COLORADO — As we approach the peak of the holiday season, families, as well as individuals, are beginning to look at meals for Christmas week.
We want to know, how are you going about your grocery shopping excursions during the COVID-19 pandemic?
60% - In Person
28% - Curbside Pickup
12% - Delivery
Editor's note: This poll is not based on scientific, representative samples and is solely for KOAA purposes.
Grocery stores are an essential service during the pandemic and recent concerns have come up from workers and small business owners in the community. As everyone works to get through the pandemic, there are certain protocols in place to keep everyone safe and steps public health leaders are encouraging everyone to take.
Since the start of the pandemic, grocery stores in Colorado have made some adjustments. From adding plexiglass barriers, special hours for vulnerable populations, and limiting the number of people in stores.
With the holiday season underway, concerns have come up over the number of people allowed in grocery stores and whether or not precautions are being enforced.
Union workers with grocery stores in the state including King Soopers and Safeway recently called on their employers to reinstate a $2.00 hourly wage increase or "hazard pay." Between March and May, employers offered some form of "appreciation pay" to employees, not specifically designated as hazard pay.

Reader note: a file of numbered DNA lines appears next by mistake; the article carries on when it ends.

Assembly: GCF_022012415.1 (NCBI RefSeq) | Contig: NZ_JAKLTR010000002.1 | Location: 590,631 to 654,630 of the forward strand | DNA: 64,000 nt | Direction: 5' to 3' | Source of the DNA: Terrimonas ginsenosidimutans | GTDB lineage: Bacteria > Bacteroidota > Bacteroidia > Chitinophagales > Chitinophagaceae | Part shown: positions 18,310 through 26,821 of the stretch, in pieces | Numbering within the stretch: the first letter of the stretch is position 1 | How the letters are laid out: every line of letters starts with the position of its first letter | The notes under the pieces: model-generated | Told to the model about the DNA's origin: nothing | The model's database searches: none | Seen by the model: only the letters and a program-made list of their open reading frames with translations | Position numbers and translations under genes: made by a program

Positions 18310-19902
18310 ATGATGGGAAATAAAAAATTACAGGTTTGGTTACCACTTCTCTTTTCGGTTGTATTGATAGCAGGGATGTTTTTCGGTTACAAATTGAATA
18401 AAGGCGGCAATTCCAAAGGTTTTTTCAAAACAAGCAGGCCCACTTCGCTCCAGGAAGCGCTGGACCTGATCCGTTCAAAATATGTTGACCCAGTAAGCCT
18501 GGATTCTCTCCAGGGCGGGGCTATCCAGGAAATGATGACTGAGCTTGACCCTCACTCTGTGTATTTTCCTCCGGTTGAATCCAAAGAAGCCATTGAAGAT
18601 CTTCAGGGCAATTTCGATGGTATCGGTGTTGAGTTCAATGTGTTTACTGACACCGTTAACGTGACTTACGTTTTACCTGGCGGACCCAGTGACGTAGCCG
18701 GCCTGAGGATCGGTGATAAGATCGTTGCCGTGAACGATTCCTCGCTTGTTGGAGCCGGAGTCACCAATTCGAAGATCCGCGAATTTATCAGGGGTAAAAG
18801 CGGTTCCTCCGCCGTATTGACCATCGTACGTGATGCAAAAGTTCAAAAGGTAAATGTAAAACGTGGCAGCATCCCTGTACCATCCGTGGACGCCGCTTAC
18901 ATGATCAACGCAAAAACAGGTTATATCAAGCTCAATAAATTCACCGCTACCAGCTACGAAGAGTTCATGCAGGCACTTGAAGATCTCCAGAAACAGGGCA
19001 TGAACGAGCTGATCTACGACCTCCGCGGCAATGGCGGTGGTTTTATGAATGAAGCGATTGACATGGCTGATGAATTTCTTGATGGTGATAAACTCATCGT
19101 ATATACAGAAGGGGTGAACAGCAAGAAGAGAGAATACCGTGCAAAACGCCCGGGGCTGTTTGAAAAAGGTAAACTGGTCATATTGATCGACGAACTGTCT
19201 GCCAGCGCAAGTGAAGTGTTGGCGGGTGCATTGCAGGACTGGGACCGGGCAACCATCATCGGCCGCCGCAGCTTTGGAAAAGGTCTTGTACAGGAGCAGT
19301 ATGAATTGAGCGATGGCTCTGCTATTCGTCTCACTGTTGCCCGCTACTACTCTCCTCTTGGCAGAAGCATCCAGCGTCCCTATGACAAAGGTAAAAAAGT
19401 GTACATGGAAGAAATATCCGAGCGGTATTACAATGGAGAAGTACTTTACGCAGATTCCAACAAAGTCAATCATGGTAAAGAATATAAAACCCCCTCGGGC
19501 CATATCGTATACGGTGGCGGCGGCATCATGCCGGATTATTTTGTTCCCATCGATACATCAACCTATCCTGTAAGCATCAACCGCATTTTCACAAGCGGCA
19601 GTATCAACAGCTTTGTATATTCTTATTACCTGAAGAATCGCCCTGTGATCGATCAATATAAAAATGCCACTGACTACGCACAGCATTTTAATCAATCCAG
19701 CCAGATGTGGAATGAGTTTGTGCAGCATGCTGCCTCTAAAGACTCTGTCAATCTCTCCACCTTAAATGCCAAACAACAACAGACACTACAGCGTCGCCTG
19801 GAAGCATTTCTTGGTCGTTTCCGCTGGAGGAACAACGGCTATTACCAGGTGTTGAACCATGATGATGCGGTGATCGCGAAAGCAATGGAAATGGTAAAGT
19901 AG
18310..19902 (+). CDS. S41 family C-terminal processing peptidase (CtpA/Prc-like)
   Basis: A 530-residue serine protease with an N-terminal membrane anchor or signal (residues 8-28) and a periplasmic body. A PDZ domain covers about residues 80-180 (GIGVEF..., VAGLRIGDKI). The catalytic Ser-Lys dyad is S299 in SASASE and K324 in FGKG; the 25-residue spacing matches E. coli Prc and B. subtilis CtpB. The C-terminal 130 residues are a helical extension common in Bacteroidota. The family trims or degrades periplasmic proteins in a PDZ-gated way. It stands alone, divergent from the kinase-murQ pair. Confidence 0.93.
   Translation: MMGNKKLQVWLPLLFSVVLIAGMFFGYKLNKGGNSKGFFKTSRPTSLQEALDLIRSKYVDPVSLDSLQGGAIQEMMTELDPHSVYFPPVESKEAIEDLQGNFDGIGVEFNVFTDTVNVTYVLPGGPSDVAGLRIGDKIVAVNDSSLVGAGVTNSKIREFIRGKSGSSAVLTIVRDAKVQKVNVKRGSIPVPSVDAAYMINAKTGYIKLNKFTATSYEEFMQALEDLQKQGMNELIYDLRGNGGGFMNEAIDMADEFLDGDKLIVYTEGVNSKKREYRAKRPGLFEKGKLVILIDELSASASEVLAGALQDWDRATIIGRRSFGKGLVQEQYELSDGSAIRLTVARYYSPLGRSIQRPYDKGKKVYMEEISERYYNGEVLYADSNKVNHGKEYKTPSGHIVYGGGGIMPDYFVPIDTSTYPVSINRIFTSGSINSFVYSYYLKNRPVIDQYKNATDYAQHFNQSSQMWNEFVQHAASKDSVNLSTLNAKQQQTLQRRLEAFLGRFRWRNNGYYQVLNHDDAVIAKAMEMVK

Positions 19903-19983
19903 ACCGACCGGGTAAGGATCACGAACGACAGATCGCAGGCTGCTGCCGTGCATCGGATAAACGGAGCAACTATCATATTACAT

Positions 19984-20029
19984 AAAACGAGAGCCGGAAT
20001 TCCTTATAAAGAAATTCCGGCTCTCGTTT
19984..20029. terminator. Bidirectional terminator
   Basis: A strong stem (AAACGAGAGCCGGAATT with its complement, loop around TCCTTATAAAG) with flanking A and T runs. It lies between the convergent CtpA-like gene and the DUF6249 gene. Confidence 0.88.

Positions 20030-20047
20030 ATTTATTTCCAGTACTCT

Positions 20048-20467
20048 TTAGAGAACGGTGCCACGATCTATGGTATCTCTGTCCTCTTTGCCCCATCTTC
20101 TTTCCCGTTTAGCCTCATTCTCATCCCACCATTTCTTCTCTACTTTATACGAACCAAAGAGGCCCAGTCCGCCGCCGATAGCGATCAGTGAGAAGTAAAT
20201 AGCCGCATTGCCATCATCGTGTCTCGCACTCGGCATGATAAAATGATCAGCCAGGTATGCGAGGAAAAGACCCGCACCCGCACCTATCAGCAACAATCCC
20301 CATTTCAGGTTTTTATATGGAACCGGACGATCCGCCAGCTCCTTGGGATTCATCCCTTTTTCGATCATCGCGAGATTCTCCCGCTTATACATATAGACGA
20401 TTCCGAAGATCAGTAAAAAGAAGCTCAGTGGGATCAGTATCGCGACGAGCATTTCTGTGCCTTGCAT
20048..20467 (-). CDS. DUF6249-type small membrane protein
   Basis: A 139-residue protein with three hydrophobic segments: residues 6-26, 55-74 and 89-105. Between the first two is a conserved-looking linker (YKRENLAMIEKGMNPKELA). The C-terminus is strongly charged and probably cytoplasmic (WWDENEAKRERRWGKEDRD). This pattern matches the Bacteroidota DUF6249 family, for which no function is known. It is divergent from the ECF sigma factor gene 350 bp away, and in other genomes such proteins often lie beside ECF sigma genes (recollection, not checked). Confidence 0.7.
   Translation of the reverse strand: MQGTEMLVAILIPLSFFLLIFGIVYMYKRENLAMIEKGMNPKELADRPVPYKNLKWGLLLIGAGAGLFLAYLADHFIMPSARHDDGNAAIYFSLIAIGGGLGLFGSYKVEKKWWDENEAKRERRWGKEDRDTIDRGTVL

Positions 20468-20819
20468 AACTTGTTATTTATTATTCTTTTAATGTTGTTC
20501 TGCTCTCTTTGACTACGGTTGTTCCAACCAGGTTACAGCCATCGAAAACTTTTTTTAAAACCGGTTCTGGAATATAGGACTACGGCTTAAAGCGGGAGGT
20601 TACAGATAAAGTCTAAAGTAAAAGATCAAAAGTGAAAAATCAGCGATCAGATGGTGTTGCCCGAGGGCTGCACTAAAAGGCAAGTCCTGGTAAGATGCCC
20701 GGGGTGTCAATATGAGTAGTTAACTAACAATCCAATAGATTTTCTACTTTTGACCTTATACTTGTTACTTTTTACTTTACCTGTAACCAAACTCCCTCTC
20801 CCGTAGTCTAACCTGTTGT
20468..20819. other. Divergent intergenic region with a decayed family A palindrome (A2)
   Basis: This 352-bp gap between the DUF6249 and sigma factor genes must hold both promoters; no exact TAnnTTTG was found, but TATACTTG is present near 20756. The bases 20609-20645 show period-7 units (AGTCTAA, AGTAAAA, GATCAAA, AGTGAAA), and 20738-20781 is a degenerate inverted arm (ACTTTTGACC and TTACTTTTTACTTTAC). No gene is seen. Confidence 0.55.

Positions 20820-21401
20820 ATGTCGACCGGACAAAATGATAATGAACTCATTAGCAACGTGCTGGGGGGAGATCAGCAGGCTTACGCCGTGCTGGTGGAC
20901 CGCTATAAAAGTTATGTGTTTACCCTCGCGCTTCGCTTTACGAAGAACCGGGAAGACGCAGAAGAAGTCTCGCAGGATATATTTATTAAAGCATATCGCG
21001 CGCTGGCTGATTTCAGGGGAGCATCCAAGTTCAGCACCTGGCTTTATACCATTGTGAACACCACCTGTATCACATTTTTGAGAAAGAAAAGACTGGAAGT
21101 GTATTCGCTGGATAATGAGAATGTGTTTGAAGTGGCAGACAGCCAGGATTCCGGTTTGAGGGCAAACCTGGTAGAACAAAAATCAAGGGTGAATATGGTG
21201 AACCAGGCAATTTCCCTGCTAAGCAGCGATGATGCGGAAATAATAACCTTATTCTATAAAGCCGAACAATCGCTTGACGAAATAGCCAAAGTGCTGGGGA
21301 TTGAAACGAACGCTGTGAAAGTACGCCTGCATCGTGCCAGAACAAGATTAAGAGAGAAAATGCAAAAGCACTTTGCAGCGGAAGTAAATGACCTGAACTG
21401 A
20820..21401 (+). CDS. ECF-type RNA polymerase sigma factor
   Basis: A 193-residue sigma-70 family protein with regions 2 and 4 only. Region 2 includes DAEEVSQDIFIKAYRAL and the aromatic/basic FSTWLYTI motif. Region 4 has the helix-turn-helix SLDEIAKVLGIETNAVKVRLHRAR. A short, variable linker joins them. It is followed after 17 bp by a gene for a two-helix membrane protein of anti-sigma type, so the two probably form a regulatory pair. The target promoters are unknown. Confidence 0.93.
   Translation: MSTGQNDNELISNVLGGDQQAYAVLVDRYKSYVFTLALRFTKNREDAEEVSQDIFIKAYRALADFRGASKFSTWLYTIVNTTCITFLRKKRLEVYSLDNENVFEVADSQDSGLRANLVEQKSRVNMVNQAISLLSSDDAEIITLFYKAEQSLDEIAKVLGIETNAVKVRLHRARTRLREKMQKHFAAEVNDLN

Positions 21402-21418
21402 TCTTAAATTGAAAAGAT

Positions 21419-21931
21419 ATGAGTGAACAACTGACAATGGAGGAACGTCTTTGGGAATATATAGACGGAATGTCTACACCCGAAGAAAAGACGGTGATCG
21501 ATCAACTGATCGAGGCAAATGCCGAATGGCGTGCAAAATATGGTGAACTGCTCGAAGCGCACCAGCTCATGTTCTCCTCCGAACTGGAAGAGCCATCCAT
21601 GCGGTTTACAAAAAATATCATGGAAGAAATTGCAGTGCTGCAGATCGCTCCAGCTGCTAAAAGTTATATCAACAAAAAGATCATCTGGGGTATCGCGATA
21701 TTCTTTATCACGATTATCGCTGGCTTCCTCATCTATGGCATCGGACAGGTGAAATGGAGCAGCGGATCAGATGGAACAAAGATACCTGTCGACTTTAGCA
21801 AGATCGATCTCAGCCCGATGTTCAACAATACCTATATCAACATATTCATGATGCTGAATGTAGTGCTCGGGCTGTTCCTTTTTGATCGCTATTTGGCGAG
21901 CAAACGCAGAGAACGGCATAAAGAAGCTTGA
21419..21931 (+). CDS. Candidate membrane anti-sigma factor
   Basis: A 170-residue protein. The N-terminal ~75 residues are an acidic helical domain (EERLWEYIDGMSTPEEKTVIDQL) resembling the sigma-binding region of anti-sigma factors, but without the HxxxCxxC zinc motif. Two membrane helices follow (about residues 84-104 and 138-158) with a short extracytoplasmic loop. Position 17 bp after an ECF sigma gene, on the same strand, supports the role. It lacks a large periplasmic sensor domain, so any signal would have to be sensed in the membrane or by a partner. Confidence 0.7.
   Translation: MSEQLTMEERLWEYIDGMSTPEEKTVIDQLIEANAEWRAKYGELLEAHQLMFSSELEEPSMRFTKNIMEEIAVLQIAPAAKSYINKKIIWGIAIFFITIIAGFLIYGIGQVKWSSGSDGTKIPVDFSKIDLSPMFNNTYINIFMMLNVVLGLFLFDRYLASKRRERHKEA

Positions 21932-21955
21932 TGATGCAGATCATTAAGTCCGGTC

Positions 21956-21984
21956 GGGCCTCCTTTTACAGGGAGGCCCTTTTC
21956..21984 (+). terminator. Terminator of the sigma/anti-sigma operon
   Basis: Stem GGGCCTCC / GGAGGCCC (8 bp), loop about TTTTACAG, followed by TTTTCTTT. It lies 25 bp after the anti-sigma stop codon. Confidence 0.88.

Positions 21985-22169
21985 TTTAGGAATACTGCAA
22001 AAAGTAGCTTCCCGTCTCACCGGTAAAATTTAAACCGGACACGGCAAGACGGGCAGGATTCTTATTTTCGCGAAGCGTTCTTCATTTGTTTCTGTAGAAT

In a press conference this week, union representatives said they feel there's been a lack of enforcement from business owners when it comes to enforcing public health guidelines.
In a statement, King Soopers said in part, "Our most urgent priority throughout this pandemic has been to provide a safe environment for our associates and customers while meeting our societal obligation to provide open stores, e-commerce solutions and an efficiently operating supply chain so that our communities have access to fresh, affordable food and essentials."
Recent outbreaks in El Paso County have included cases at Costco, Trader Joe's, and King Soopers locations
Concerns have also come up from local business owners in the state, specifically restaurant owners. While grocery stores are at 50 percent capacity- restaurants in level red designated counties in the state aren't allowed to have indoor dining.
"I just feel like small businesses are being singled out, especially in the restaurant industry," Joe Frodge, owner of La Baguette in downtown Colorado Springs, "they remain open but they shut restaurants down, it makes no sense to me."